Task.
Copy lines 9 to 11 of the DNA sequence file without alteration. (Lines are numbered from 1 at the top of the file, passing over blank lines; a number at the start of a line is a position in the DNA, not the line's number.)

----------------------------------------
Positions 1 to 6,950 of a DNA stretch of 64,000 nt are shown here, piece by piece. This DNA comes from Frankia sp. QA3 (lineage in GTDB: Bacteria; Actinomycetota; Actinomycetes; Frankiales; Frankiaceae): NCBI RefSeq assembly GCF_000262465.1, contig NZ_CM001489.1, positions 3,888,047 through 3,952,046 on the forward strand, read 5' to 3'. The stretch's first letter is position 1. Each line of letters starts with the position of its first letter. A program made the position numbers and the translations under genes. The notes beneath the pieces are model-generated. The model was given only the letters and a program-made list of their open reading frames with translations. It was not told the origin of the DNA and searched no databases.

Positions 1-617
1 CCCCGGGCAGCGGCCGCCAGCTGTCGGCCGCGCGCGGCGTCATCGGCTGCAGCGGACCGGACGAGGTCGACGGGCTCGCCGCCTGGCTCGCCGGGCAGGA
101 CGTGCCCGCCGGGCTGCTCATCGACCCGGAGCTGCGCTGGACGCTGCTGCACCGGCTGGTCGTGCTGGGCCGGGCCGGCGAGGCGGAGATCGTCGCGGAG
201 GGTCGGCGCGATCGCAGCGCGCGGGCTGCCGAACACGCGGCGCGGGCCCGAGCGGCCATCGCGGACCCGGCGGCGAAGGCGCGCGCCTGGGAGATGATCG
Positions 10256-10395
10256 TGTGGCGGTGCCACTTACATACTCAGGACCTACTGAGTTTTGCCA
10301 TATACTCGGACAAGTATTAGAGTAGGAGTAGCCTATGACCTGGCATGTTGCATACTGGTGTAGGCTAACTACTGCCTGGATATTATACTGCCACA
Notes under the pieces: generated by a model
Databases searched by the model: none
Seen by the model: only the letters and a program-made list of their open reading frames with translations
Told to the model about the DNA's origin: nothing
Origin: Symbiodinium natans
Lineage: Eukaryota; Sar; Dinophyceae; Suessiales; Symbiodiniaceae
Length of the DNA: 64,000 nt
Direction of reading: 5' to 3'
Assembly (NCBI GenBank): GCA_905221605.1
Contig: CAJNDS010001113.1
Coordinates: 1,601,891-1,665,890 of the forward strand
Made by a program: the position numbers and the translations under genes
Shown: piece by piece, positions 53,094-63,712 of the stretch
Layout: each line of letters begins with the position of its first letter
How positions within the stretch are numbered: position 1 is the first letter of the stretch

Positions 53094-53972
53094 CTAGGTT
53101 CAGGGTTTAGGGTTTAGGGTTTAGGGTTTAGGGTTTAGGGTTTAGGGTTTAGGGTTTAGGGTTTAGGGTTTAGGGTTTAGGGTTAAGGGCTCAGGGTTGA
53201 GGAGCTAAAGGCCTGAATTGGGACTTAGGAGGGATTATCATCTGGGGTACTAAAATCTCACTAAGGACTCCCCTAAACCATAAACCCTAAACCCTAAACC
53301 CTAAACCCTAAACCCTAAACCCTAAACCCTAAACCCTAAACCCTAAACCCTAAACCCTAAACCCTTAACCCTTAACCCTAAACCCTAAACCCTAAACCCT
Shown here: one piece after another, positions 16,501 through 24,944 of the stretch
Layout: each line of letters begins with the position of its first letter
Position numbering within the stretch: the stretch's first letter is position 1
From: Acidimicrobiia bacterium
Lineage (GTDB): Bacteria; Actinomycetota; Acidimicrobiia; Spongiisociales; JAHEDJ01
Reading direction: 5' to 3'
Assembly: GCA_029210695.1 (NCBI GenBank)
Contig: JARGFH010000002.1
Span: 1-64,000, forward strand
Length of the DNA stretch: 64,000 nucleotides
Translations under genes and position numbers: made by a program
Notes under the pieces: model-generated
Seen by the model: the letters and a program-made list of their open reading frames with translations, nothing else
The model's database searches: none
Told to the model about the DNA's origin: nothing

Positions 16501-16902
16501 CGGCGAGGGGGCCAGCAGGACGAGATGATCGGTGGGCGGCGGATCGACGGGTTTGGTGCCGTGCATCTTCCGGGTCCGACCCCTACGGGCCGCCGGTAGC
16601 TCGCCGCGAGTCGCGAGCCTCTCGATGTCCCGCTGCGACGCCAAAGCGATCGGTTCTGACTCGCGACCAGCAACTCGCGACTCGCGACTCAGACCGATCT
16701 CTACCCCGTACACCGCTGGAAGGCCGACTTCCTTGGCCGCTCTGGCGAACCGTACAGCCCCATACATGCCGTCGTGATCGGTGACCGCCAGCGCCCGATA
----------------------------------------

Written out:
Notes under the pieces: generated by a model
Databases searched by the model: none
Seen by the model: only the letters and a program-made list of their open reading frames with translations